“People usually don’t think of municipal governments being big players in food systems. But in fact there’s a number of levers that city governments have,” he said.
“Food programs, community gardens, communal food education. Those kinds of things can help the city to achieve its objectives in terms of addressing the needs of inner-city communities.”
But University of Toronto geography professor Pierre Desrochers argues this overarching food strategy is a “pie in the sky” way of trying to address real needs. If the city wants to tackle poverty, he says, it should look at economic development. Childhood obesity? Bring back home economics and mandatory gym class. But Prof. Desrochers is adamant that a renewed city focus on local food will accomplish neither.
“There are such things as economies of scale in food production,” he said. “They want to replace professionalized, large-scale food systems with grassroots-oriented [programs] that won’t be able to do it as efficiently. … You’ll end up paying more for your food. How is that helping poor people?”
Taking the lead
The Brazilian city of about two million is arguably the most advanced in the world when it comes to an integrated municipal food strategy, said Ryerson University professor Cecilia Rocha.
It boasts a department devoted to food security and policy, enshrining food security as a right of citizenship. The city’s food programs reach more than 800,000 people daily, subsidizing fruit and vegetable sales, providing public-school meal programs and co-ordinating healthy, low-cost meals in restaurants.
The British metropolis unveiled its food strategy in 2006, tackling poverty, obesity and the carbon footprint created getting meals onto residents’ plates. The plan’s eight stages went from primary production (the city would focus on UK agriculture, its strategy vowed) to disposal (by 2016, composting would rule and food-related waste would be reduced). Using city planning to improve access to food was also a priority. The city has attempted to create economic links between urban buyers and farmers elsewhere in the UK and has beefed up its school meals programs.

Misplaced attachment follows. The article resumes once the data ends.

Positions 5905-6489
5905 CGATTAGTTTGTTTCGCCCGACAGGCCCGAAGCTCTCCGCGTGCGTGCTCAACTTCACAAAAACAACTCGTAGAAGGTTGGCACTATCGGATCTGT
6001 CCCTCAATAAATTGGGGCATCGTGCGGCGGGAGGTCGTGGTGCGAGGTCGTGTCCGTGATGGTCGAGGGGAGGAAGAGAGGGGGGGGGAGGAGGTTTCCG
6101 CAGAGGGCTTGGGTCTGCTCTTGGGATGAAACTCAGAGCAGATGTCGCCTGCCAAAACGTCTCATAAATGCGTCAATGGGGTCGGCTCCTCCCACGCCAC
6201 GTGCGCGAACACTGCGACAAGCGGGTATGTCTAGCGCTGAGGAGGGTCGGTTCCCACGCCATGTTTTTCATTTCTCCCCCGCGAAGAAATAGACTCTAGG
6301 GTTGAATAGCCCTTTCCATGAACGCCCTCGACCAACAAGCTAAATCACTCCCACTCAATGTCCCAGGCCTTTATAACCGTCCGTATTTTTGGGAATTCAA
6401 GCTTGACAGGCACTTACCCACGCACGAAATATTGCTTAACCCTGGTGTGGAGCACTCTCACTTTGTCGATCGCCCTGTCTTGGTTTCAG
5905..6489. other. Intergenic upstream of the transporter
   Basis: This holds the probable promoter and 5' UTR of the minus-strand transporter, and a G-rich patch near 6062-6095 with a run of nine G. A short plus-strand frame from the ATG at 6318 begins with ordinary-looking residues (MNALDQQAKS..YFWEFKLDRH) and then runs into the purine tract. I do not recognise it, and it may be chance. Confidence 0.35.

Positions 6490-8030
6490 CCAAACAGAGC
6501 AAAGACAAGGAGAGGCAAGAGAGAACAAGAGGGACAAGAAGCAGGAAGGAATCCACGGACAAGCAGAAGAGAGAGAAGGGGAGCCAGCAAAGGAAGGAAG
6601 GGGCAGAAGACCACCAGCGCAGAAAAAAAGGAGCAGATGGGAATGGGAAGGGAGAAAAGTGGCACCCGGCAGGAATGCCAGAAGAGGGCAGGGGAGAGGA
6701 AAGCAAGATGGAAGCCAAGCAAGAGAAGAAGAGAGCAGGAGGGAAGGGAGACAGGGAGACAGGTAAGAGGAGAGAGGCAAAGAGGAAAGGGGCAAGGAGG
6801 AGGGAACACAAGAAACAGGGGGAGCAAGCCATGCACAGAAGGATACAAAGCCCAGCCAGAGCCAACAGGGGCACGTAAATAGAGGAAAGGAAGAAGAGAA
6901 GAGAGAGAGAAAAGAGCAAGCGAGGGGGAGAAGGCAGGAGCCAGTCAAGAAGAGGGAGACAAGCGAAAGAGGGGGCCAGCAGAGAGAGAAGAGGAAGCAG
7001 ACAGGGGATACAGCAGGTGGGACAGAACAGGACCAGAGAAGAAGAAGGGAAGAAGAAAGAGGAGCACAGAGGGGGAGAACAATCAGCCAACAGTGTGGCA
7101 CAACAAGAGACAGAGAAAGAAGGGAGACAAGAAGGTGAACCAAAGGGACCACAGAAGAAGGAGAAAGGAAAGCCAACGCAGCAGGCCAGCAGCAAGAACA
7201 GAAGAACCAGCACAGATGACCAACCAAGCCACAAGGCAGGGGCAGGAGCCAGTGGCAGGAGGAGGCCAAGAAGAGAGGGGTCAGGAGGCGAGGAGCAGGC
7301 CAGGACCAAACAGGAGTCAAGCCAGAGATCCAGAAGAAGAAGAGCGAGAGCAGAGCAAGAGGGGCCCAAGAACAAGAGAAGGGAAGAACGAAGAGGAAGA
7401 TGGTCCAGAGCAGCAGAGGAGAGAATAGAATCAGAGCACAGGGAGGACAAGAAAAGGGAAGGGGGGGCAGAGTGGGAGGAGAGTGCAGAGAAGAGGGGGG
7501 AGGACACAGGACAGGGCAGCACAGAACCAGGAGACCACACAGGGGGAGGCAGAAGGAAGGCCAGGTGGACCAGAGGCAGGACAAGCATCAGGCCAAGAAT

A 2006 Vancouver Coastal Health three-year action plan was created to address gaps in food security. Goals included adding services to areas outside the notoriously needy, but relatively densely serviced, Downtown Eastside; to enhance residents’ ability to grow and cook their own food; enhancing the food economy by supporting local farmers and “increasing the potential for food-related social enterprise.”
A food strategy going before the city’s Board of Health today sets out six goals for revamping the city’s food system — to grow food-friendly neighbourhoods, make food part of the city’s “green economy;” eliminate hunger in Toronto; better inform residents (through labelling, for example); to connect city-dwellers with rural producers and “embed food system thinking in city government.” The board plans to bring concrete recommendations before city council in June.
Anna Mehler Paperny